Another Word Degraded By Depression: Reflation In 2016 Doesn't Actually Mean Reflation

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By Jeffrey P. Snider

Dating all the way back to February 11 and the Chinese turn on the "dollar", the eurodollar futures curve had been stuck in a relatively narrow range. That trading band was widened a bit in June before and after Brexit (related to CNY's regular mid-year drop), with futures on the whole curve bid up to early July and then slightly sold after the BoJ's "helicopter" rumors. The sideways action was finally broken in early November just prior to the election with the selling and steepening along with the bond market "reflation" optimism.

The total move at the June 2018 contract was about 40 bps since November 4, which seems impressive if only in the context of the narrow trading this year. That would at least to be keeping with the spirit of optimism that has prevailed throughout much of the past few months, as markets begin to price the possibility of something different being something to some degree more effective. Though these same market participants don't likely know what that different will mean nor the details about it, it's all just guessing at this point, it's a chance and given the pessimism that permeated so much of credit and rate markets this summer some retracement was overdue.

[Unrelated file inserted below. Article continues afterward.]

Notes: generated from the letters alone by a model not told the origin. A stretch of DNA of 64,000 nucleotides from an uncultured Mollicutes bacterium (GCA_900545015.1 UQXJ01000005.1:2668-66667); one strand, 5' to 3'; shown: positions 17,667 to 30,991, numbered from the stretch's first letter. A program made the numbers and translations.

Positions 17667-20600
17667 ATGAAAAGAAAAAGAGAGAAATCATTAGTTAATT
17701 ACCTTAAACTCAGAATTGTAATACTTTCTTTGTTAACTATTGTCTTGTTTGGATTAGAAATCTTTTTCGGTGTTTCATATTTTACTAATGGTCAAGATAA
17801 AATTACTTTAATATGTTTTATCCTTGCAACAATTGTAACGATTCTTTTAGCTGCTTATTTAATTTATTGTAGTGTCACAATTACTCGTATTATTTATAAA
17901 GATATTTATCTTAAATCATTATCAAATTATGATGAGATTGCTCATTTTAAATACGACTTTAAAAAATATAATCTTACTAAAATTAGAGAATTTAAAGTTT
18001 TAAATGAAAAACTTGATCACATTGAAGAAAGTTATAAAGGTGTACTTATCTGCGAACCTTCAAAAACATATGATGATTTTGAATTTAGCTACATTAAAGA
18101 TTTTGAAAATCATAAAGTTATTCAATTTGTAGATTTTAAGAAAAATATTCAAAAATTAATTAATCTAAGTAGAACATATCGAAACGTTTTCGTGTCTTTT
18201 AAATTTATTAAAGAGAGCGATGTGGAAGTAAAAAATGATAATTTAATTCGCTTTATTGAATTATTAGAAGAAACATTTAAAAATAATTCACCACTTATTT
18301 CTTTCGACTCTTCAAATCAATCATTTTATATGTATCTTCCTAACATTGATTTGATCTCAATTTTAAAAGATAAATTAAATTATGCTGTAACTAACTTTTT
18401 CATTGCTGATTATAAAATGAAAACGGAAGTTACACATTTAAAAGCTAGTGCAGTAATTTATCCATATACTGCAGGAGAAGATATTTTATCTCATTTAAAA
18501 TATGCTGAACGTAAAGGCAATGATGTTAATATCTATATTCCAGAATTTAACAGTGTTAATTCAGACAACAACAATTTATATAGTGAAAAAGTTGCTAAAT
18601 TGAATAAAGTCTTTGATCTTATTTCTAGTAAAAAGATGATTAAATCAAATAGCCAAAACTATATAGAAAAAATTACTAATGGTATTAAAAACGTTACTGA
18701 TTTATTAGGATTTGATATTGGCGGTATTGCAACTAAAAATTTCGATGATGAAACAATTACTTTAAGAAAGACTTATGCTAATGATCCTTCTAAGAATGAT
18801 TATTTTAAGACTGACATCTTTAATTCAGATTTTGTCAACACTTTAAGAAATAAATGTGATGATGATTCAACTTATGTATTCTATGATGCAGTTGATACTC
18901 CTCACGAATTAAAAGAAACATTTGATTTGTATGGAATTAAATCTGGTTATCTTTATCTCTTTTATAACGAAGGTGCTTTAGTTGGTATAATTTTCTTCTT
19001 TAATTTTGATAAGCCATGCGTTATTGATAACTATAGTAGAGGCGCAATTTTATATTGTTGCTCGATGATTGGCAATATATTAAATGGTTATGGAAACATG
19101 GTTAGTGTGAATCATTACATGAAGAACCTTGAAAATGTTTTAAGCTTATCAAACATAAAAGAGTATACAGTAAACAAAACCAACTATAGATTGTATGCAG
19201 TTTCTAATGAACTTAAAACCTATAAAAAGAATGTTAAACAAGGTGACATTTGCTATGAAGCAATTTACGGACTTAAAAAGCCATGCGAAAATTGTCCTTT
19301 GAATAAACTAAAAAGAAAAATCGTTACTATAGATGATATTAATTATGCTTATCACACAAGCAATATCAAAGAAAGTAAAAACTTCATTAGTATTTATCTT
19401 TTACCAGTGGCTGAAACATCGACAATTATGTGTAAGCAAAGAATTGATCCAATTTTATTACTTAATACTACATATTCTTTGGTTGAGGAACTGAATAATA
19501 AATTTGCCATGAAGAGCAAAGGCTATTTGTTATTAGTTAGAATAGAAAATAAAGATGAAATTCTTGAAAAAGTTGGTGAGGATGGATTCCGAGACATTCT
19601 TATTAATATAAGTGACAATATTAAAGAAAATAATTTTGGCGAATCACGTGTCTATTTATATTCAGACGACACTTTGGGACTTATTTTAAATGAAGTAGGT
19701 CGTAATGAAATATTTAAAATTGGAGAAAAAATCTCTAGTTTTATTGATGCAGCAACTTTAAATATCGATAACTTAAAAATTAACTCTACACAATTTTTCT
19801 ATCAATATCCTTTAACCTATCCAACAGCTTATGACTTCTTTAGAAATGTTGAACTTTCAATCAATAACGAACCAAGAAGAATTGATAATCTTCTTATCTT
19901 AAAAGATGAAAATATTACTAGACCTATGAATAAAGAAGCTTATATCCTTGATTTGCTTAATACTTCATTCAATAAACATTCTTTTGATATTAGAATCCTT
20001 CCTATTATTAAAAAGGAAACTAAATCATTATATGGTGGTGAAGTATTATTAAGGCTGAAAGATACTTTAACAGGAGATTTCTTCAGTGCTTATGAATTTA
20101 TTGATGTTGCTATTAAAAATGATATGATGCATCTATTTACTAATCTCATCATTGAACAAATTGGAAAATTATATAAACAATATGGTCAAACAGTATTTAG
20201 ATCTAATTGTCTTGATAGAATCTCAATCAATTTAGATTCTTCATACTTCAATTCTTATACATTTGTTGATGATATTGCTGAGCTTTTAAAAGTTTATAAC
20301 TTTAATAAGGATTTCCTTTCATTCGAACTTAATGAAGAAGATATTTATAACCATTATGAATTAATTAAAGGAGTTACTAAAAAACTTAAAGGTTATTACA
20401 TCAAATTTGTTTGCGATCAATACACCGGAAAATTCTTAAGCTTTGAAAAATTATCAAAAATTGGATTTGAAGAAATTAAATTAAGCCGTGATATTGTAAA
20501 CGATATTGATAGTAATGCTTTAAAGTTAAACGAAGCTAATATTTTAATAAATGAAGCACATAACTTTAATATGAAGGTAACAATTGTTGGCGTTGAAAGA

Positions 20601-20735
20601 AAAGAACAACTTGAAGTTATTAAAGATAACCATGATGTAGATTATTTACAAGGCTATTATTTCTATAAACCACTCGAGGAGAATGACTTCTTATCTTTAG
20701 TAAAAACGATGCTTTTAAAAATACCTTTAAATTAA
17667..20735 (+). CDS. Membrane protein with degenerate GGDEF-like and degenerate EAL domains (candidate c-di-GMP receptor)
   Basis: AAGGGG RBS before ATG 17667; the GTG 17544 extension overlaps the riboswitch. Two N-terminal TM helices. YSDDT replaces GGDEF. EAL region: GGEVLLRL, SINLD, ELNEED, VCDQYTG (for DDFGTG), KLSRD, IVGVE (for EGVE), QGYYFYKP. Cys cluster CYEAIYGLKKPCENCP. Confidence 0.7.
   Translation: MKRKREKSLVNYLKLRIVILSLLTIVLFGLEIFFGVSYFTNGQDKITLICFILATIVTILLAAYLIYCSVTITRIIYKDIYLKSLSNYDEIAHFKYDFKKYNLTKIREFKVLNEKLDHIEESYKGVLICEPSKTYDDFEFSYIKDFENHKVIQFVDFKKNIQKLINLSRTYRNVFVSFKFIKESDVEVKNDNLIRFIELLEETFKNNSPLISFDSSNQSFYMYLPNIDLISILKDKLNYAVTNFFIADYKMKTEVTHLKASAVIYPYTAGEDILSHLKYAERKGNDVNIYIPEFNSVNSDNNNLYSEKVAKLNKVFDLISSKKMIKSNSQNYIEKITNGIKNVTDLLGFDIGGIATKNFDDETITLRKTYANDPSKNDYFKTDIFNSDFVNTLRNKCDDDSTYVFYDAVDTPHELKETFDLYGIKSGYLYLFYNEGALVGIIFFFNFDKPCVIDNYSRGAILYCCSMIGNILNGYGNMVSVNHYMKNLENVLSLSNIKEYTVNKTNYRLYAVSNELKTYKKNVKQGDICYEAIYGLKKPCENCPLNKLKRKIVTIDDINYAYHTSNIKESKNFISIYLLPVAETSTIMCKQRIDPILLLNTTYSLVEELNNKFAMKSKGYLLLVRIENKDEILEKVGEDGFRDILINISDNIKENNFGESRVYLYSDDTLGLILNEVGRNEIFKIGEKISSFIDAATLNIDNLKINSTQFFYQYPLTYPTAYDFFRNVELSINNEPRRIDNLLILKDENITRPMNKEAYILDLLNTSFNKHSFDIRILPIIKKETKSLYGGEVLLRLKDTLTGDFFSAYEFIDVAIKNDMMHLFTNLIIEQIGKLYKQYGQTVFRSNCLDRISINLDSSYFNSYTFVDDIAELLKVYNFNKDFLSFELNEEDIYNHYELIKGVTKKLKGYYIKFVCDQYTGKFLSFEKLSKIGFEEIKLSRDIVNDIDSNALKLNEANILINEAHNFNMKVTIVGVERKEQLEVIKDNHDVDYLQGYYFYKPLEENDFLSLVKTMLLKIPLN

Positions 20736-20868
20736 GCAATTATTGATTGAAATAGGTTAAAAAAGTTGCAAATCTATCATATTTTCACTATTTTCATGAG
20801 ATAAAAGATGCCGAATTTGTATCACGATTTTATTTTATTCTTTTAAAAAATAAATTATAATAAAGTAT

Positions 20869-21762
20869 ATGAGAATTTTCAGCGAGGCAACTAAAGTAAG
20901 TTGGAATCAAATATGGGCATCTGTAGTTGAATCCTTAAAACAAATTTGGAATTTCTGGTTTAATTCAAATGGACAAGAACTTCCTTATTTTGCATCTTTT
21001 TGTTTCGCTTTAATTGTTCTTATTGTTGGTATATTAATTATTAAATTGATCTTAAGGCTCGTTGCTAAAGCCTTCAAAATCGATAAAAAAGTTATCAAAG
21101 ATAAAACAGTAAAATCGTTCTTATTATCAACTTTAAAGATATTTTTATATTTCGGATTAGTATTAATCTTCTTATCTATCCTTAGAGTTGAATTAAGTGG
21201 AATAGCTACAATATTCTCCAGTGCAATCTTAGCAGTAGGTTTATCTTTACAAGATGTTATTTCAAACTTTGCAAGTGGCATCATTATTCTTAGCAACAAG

The question is the context of that retracement as a comparison to similar changes in the past. Where reflation is being talked about in exaggerated fashion right now, in truth what we see in markets we have seen before in these very same markets. In eurodollar futures specifically, the last big move down (in price) was last November/December coincident to the Fed's (so far) only "rate hike."

The eurodollar market also followed a similarly optimistic path in early 2015, with many other markets trying to guess that Janet Yellen's "transitory" declaration might prove similarly different so as to be a consideration. Both of those moves were of similar proportion to the current hype of November "different has got to be better."